When A. Lange & Söhne presented the Triple Split in 2018, it was lauded as a global premiere by the international trade press. The only split-seconds chronograph in the world to date that can measure additive and comparative times for as long as 12 hours is in a league of its own. Now, it is followed by a model with a pink-gold case and a blue dial.
Introduced in 2018, the Triple Split is the world’s only mechanical split-seconds chronograph that allows the measurement of intermediate and reference times for durations of up to 12 hours. The former edition in white gold with a grey dial is now followed by a second version–also in a limited edition of 100 timepieces–in pink gold with a blue dial and rhodié-colored subsidiary dials. Despite the wealth of displayed information, an ingenious material and color concept makes it easy to clearly assign each of the 10 hands to a specific function.
There is no other watch in the world that compares with the Triple Split. It is a logical evolution of the Double Split introduced by A. Lange & Söhne in 2004. With a precisely jumping rattrapante minute counter, it was no doubt already an impressive milestone in the development of modern rattrapante mechanisms conceived by the Saxon watchmakers.
Stopping times of up to 12 hours is possible with the Triple Split–that alone is a rarity in a mechanical chronograph. The extension of the rattrapante function to the hour counter offers a multitude of further possibilities. For instance, the Triple Split can compare the times of two opponents in a Formula One race, a Tour de France stage, or a marathon. It is also possible to stop the times of consecutively starting events or add together the times of multiple-hour events such as the duration of the individual Ironman disciplines. Any number of lap times can be stopped during additive time measurements.
In the starting position, the three rhodium-plated rattrapante hands are superposed on the respective chronograph hands. The time measurement is started by pressing the chronograph pusher at 2 o'clock. The pairs of hands now run synchronously until they are separated by pressing the rattrapante pusher at 10 o'clock to perform a lap-time measurement. The three rhodium-plated hands will then stop to display the lap time. All the while, the previously concealed chronograph hands in gold-plated steel or pink gold continue the time measurement. As soon as the rattrapante pusher is pressed again, the rattrapante hands catch up with the chronograph hands and from then on run together with them again.
The movement is also endowed with a flyback function that involves all three hand pairs as well. Thus, the chronograph can be reset to zero by pressing the chronograph pusher at 4 o’clock during an ongoing time measurement. Releasing the pusher instantly starts a new time measurement.
The Lange caliber L132.1 is a movement that stands out with its three-dimensionality, complexity, and architecturally pleasing design. It highlights the finishing that is typical of the individual Lange components. Overall, 567 tiny parts are perfectly adjusted for flawless interaction. This complexity is not a show, it is mechanically necessary to enable this unique triple-split function.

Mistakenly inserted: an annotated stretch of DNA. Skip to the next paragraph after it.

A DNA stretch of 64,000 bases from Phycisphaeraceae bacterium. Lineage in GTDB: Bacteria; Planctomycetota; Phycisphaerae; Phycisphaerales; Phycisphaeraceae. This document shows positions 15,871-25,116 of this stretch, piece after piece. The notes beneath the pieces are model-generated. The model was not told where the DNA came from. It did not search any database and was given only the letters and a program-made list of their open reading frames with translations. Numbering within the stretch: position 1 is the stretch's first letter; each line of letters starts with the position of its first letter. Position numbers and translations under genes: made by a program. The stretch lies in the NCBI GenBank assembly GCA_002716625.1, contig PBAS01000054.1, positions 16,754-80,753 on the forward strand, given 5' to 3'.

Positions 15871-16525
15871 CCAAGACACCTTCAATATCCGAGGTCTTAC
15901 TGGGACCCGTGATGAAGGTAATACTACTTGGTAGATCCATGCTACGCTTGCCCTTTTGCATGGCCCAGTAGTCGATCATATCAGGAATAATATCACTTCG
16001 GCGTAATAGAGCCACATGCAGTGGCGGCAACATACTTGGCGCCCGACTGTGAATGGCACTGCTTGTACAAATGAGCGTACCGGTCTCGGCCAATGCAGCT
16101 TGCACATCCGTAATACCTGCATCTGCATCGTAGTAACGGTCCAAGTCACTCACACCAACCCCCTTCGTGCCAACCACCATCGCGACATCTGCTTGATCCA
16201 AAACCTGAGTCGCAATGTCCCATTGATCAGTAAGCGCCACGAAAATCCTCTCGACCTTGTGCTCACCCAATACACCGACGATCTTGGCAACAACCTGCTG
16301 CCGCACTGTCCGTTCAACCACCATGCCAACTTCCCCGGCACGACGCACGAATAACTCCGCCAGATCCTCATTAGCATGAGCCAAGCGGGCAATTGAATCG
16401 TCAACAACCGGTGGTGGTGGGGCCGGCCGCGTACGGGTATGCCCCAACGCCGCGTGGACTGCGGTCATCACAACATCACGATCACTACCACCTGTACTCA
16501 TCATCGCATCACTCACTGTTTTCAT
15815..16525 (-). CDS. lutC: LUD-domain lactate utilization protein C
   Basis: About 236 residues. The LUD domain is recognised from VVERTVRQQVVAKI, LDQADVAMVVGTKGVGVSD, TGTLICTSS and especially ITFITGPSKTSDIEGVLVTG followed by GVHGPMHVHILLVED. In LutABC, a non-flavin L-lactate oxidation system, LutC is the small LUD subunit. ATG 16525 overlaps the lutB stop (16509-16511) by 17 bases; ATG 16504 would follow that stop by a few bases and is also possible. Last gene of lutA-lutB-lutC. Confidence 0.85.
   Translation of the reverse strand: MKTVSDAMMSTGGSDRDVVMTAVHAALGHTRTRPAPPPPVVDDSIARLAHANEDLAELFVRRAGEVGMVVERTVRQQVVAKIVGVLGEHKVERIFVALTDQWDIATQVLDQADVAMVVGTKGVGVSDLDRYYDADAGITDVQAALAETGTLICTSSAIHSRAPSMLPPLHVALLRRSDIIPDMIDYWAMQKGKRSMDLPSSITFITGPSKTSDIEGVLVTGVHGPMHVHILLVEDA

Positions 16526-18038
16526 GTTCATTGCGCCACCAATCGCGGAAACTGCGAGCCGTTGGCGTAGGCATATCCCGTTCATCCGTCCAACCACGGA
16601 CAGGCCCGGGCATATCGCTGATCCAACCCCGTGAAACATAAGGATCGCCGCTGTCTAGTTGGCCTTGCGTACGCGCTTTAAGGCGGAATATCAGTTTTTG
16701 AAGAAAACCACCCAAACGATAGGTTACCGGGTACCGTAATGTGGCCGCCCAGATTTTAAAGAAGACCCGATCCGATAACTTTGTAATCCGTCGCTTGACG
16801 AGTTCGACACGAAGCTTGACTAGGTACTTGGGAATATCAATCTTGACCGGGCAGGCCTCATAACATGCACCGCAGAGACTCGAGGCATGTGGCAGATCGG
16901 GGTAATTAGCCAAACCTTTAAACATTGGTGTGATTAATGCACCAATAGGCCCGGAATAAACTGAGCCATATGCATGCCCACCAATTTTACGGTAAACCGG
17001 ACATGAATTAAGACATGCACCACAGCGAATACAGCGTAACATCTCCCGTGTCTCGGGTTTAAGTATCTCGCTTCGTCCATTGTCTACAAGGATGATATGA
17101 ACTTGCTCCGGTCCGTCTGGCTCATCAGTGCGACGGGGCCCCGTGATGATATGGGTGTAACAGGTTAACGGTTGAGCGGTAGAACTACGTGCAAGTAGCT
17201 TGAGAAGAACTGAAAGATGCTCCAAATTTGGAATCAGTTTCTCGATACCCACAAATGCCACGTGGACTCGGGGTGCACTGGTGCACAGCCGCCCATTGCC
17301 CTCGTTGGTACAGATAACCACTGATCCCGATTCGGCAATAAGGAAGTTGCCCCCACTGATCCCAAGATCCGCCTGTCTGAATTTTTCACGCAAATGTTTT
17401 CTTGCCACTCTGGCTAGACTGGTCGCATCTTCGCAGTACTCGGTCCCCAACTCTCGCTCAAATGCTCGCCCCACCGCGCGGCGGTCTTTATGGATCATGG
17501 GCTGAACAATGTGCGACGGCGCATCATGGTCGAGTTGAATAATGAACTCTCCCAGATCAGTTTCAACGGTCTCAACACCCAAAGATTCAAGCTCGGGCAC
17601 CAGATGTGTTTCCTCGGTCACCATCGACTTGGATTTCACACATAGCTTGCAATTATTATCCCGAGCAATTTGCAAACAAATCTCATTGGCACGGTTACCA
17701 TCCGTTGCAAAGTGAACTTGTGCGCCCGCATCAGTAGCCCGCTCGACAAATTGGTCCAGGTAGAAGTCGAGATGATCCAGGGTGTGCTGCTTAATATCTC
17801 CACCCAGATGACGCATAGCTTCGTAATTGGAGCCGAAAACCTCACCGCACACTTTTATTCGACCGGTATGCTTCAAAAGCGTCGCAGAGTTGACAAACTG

The creation of a mechanism which makes it possible to collectively or separately control three hand pairs represented a formidable technical challenge for Lange’s developers. Even a simple rattrapante mechanism has two hands attached to arbors that run one inside the other. In the caliber L132.1, this pairing exists three times. During the assembly of the movement, the multiple-function axes call for the utmost precision and virtuosity.
A glance through the sapphire crystal caseback reveals the chronograph movement that is finished to the strictest Lange standards and adjusted to assure the perfect interaction of column wheels, clutches, rockers, levers, springs, and jumpers. Five gold chatons, traditionally secured with screws on bridges decorated with Glashütte ribbing as well as the hand-engraved balance cock round off the stylish prominence of the movement. Thus, the Triple Split is an exceptional timepiece, not only technically but also as regards its flawless artisanship; in the chronograph class, it plays in a league of its own.
Dresden watchmaker Ferdinand Adolph Lange laid the cornerstone of Saxony's precision watchmaking industry when he established his manufactory in 1845. His precious pocket watches remain highly coveted among collectors all over the world. The company was expropriated after World War II, and the name A. Lange & Söhne nearly vanished. In 1990, Ferdinand Adolph Lange’s great-grandson Walter Lange had the courage to relaunch the brand. Today, Lange crafts only a few thousand wristwatches per year, predominantly in gold or platinum. They are endowed exclusively with proprietary movements that are lavishly decorated by hand and assembled twice. With 67 manufacture calibers developed since 1990, A. Lange & Söhne has secured a top-tier position in the world of watchmaking. Brand icons such as the Lange 1 with the first outsize date in a regularly produced wristwatch, and the Zeitwerk with its precisely jumping numerals display, rank among the company's greatest successes. Exceptional complications such as the Zeitwerk Minute Repeater, the Triple Split, and the so far most complicated model, the Grand Complication presented in 2013 in a six-watch limited edition, reflect the manufactory's determination to achieve ever new pinnacles in its tradition-steeped horological artistry. Launched in 2019, the sporty-elegant Odysseus marks the beginning of a new chapter for A. Lange & Söhne.